History : Apr-May 2015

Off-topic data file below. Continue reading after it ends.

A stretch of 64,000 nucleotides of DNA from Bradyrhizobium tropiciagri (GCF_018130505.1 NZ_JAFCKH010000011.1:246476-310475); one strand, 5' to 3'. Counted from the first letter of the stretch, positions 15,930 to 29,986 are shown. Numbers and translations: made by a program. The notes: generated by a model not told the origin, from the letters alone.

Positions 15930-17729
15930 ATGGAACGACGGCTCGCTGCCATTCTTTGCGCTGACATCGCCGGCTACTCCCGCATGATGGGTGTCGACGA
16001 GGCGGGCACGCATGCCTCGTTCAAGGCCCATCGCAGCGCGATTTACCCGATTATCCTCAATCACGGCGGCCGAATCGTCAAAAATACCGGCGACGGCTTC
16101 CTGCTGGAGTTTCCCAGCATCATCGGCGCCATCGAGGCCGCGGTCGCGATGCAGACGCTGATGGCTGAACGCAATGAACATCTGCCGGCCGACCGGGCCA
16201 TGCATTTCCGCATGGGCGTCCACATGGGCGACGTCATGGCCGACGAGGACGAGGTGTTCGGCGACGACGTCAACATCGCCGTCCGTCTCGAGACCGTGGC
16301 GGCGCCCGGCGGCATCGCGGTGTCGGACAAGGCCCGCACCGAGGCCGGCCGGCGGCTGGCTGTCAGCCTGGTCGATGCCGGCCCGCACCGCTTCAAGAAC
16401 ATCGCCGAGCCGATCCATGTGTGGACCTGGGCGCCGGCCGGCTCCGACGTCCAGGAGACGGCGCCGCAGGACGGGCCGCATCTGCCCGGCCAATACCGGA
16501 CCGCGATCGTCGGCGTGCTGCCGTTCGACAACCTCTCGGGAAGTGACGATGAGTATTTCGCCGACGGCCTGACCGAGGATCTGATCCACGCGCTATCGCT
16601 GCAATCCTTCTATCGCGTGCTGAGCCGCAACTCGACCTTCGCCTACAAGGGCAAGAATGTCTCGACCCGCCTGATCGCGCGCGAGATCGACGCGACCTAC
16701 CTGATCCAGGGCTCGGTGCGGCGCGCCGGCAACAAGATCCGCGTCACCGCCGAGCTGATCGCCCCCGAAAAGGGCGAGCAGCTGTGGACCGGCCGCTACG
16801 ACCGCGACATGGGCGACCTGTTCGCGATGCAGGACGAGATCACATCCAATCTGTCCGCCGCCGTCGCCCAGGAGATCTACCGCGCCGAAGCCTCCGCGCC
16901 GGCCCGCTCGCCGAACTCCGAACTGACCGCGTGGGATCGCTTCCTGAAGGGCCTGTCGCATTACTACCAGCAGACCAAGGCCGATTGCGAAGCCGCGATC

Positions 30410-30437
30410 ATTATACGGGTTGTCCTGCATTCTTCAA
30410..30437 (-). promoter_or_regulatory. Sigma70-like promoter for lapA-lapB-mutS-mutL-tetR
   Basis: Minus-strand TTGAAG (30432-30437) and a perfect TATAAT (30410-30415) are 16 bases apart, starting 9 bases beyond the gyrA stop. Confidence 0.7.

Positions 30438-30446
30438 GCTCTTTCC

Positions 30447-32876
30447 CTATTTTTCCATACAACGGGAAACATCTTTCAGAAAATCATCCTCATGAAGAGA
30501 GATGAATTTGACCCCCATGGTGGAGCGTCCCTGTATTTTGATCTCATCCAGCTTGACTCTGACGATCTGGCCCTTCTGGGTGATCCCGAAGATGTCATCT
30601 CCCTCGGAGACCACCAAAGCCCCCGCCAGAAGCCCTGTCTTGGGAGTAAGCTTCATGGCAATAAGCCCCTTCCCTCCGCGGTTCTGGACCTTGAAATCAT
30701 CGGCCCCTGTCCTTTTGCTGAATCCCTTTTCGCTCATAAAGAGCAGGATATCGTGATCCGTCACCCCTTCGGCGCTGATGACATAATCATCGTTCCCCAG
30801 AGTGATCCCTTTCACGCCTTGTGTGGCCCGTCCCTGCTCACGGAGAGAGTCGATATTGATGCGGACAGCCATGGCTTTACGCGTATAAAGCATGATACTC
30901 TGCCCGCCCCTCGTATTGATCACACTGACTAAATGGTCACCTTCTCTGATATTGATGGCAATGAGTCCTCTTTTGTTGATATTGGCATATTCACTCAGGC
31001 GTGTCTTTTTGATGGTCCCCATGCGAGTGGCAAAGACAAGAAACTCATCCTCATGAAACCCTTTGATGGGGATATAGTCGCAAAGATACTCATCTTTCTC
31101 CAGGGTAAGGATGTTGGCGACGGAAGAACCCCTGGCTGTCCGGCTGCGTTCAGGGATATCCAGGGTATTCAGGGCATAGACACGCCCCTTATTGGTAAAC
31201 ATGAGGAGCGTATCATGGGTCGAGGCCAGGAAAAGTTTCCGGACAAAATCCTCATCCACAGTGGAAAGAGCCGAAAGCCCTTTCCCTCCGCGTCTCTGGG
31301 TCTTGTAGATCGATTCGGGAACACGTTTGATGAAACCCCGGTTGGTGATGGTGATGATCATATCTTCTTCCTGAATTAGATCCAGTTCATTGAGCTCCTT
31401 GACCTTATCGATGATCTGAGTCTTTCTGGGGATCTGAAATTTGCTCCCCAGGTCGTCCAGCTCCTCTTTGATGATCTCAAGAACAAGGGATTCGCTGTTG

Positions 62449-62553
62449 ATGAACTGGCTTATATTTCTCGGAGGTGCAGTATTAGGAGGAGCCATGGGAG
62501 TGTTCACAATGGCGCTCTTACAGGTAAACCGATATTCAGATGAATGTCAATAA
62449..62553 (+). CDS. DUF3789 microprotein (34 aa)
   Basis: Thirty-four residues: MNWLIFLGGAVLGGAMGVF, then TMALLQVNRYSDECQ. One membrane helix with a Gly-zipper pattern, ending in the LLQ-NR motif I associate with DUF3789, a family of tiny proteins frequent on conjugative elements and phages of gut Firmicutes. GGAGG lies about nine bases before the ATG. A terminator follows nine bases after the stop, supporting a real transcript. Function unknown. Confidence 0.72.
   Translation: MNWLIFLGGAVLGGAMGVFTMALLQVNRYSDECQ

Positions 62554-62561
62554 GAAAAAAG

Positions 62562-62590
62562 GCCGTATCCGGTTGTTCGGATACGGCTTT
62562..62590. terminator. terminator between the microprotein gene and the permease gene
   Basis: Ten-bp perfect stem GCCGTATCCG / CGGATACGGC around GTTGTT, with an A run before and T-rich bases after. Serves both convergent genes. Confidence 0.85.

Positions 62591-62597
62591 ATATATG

NATIONAL GEOGRAPHIC HISTORY 17 1 2 3 4 5 Europeans, abandoned to their fate by the desertion of a detachment of native soldiers. It is believed that the Zulu may have armed themselves with over a hun- dred Martini-Henry rifles, taken from the British at Isandlwana. The Zulu oc- cupied a nearby hill overlooking Rorke’s Drift and began firing down into the de- fensive compound. But unlike at Isandl- wana, this time the British had fortified their position as well as they could. A wall of wagons, flour sacks, and biscuit box- es was built to connect the site’s stone structures into a continuous defensive line behind which the British soldiers could fight. Over the following 12 hours they managed to repel successive Zulu attacks. Despite their bravery and deter- mination the Zulu were exhausted from a lack of provisions during the previous three days. At 4 a.m. on the 23rd, after losing about 500 warriors, the Zulu re- treated. Astonishingly there were on- ly 15 British deaths, most of them from bullet wounds. Eleven of the survivors were awarded the Victoria Cross, Brit- ain’s highest military decoration. This was partly a political move to “exorcise” the defeat at Isandlwana. The Zulu Empire Subdued When Cetshwayo was informed of his losses he lamented, “A spear has been thrust into the belly of the Zulu nation.” The king understood that his brave war- riors had borne the brunt of the battles. Despite the Zulu losses, the conquest was no easy task for the British. They lost 79 men at Ntombe, defeated by a renegade Swazi prince fighting for the Zulu. Days later another 200 British soldiers died in a clash at Hlobane. And a few months later Eugene Louis Napoleon, a grand nephew of Napoleon Bonaparte, was killed while fighting as a volunteer in the British Ar- my. But by now the British military ma- chine was laying down the law. In Kham- bula, on March 29, the Zulu lost 2,000 men, and a few days later at Gingindlovu another thousand fell. In the war’s final battle, at Ulundi on July 4, 1879, the Zu- lu were barely able to hold out for half an hour; they suffered 1,000 casualties for just ten European deaths. The next month King Cetshwayo was captured, and the Zulu Empire was partitioned be- tween the British and their African allies. In 1882 a limited Zulu monarchy was re- stored with Cetshwayo as king. He died in 1884 and his grave remains a sacred site to the modern Zulu. BRIDGEMAN/INDEX CARLO CARANCI Learn more BOOKS British Infantryman Versus Zulu Warrior: Anglo-Zulu War 1879 Ian Knight, Osprey, 2013. Zulu 1879: The Anglo-Zulu War of 1879 from Contemporary Sources Compiled by D. C . F. Moodie, Leonaur, 2006. OIL PAINTING of the British garrison at Rorke’s Drift resisting Zulu attacks on January 22, 1879. It was thought that news of the disaster at Isandlwana would provoke mass desertion, but the British kept their calm, orga- nized a defensive stronghold, and used superior firepower to their advantage. 1 Parapet Made up of wagons, flour sacks, and biscuit boxes, it was crucial in repelling the Zulu attacks. 3 Fire In the evening, the house-hospital burned down. The British managed to rescue the wounded. 2 Lt. Chard Despite his limited combat experience he was able to maintain discipline and coordinate the troops. 4 Rifles A Martini-Henry rifle could fire a deadly 450-570 caliber bullet every five seconds if needed. 5 Ammunition It was essential to resupply the soldiers when the 70 bullets held in their cartridge pouches ran out.